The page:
Because you want to write a book but don’t know how. This means you are a beginner.
That’s exactly where I was five and a half years ago. I’m still a beginner but I have learned a few things from writing ten novels, things you can learn by reading and digesting this blog.
Let’s pause a minute. I declared in my first sentence that you want to write a book. That was a little presumptuous of me. Maybe you would say, “no, I have no desire to write a book.” Although accurate statistics are hard to come by, writer Joseph Epstein says, “81 percent of Americans feel that they have a book in them — and should write it.” This of course doesn’t include you. Right?
I humbly request you humor me for a few minutes and seriously consider joining the huge percentage of Americans who want to write a book?
Thanks. Let me start with my reasons before moving on to more common, maybe universal, reasons. Succinctly put, I didn’t like the local (aka the heart of the Bible Belt) negative reaction to Obergefell v. Hodges, 576 U.S. 644 (2015), the landmark civil rights case in which the Supreme Court of the United States ruled the fundamental right to marry is guaranteed to same-sex couples by both the Due Process Clause and the Equal Protection Clause of the Fourteenth Amendment.
Now, don’t get me wrong. I’m not gay nor did I have a special interest in this subject. What I held sacrosanct was individual freedom, the right to choose one’s own actions absent government and religious interference, as long as the parties do no harm. As expected, the local negative reaction followed a predictable storyline anchored in Holy Writ: same-sex relationships are sin and thus abhorrent to the Christian God.
My idea was to dispel this notion, or more accurately, to explore whether two people of the same gender can truly love each other. It didn’t take long for my imagination to create Ruthie and Ellen, two teens who, well, fell in love, My book title, God and Girl, soon followed.
No doubt there were other factors that influenced my decision to write my first novel. I can think of two: a creative writing seminar over twenty years earlier I’d attended on a Saturday while in law school; and my frustration and tiredness from years of reading craft books on writing instead of actually writing.
That’s about me, and why I wrote my first novel. Now, let’s list (not in any order) a few common (universal?) reasons I believe are worthy of your consideration.
1) To create something from nothing. Actually, it’s not nothing. But, almost. Your imagination is not nothing, but that, along with determination, and a commitment of time, will get you there. No million dollar bulldozers required.
2) To prove to yourself (or others) you can eat the entire elephant. Said another way, that you can complete a complex and difficult task.
3) To leave a legacy. You can leave money and land to your descendants but how will your great grands know it was you, alone, who created that wealth? Nothing but a book is as personal as the story inside your head, or expresses your individual accomplishments.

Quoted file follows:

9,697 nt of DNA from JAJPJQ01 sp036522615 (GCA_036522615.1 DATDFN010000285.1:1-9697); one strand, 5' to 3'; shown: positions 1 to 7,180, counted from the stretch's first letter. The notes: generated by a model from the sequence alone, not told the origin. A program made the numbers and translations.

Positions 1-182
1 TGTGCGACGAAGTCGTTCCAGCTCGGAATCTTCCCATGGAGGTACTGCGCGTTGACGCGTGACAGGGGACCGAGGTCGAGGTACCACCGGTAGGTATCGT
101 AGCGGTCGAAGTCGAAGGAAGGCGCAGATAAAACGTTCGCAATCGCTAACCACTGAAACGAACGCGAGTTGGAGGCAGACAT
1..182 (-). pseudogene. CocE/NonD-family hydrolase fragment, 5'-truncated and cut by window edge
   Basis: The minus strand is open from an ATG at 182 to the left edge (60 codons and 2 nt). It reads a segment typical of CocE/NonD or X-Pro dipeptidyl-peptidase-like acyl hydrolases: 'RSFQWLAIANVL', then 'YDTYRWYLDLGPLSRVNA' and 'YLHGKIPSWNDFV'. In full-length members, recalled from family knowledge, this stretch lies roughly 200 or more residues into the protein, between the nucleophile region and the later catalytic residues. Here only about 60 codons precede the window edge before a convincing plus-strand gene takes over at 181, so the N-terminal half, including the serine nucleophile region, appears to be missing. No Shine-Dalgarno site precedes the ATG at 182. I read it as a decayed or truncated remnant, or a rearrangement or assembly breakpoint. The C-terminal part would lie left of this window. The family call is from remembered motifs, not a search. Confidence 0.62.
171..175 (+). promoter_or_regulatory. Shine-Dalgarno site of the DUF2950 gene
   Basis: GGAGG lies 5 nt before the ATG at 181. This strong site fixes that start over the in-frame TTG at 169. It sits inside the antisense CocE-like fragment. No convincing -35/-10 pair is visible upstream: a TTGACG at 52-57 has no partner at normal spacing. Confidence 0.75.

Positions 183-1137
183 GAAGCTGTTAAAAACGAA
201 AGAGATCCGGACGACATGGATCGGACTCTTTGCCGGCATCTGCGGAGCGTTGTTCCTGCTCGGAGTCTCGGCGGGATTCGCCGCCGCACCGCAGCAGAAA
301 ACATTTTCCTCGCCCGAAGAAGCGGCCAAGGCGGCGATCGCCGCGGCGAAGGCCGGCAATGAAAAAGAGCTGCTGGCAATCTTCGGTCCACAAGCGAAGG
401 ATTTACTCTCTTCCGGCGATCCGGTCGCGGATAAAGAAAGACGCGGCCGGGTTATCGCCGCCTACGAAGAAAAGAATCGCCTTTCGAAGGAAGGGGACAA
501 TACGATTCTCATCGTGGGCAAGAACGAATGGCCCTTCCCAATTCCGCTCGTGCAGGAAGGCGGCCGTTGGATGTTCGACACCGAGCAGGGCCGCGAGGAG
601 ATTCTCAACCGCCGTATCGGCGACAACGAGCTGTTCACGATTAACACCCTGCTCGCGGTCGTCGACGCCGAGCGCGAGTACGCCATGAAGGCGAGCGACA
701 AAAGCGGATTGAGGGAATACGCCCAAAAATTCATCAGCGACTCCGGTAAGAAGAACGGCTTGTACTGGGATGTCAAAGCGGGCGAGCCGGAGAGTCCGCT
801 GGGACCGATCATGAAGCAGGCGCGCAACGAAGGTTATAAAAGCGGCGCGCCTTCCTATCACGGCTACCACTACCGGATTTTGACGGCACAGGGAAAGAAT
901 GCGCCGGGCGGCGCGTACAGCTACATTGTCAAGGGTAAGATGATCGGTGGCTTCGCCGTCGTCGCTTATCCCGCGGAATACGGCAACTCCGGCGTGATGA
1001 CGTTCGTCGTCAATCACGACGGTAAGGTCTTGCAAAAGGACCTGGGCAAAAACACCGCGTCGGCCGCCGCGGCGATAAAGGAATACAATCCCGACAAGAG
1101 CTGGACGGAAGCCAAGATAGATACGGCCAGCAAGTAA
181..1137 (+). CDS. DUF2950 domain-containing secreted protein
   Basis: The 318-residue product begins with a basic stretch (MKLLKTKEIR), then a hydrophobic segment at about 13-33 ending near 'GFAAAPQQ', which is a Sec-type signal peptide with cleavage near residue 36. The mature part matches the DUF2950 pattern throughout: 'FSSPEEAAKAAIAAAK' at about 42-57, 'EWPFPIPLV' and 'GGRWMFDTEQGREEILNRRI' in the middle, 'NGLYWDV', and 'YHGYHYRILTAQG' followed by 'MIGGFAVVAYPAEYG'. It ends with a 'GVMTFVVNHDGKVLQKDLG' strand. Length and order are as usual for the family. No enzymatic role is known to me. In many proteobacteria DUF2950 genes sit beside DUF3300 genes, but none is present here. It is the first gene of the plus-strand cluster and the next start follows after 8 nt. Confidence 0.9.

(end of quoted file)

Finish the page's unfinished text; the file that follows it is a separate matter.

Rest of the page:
4) To do something that only a tiny percentage of all people have ever done.
5) To fictionally murder your worst enemy without going to jail.
Personally, I think the following are poor reasons to write a novel:
1) to become famous;
2) to get rich;
3) to get on the New York Times Bestseller list.
These are too ephemeral. You’ll likely bale if one of these is your initiating force.
“Close the door. Write with no one looking over your shoulder. Don’t try to figure out what other people want to hear from you; figure out what you have to say. It’s the one and only thing you have to offer.”Barbara Kingsolver
Now, I assume you have at least a smidgen of interest in writing your own novel. If not, you probably wouldn’t have read this far. Let me restate my initial question: “Why should I read The Pencil Driven Life blog?” The answer is simple: to go from wanting to write your first novel to holding in your hand your first novel.
I admit, it might be easier and quicker to accomplish this goal if you availed yourself of my coaching services, but that’s not required. Ashamedly, until recently, I have done it the hard way, without hiring a coach, attending a conference, or enrolling in a course. However, this doesn’t mean I haven’t learned a few things during these five and a half years. That’s what I intend to share in my blog.
Things like what writing software to use (no, I don’t write my novels in pencil!), how to choose and develop an idea, how to outline your novel even if you are a pantser (you write from the seat of your pants, without outlining), and how to structure your writing. By the way, my software choice is Scrivener.
Writing a novel takes time, a lot. And it’s difficult. However, from what I’ve learned, it is completely doable even for the beginner. The key is to break the tasks down into bite-size pieces. And take as much time as you want: a year, two years, five years. You decide; it’s your novel. Write it for yourself.
It would honor me to have you Follow my blog.
“It’s none of their business that you have to learn how to write. Let them think you were born that way.”Ernest Hemingway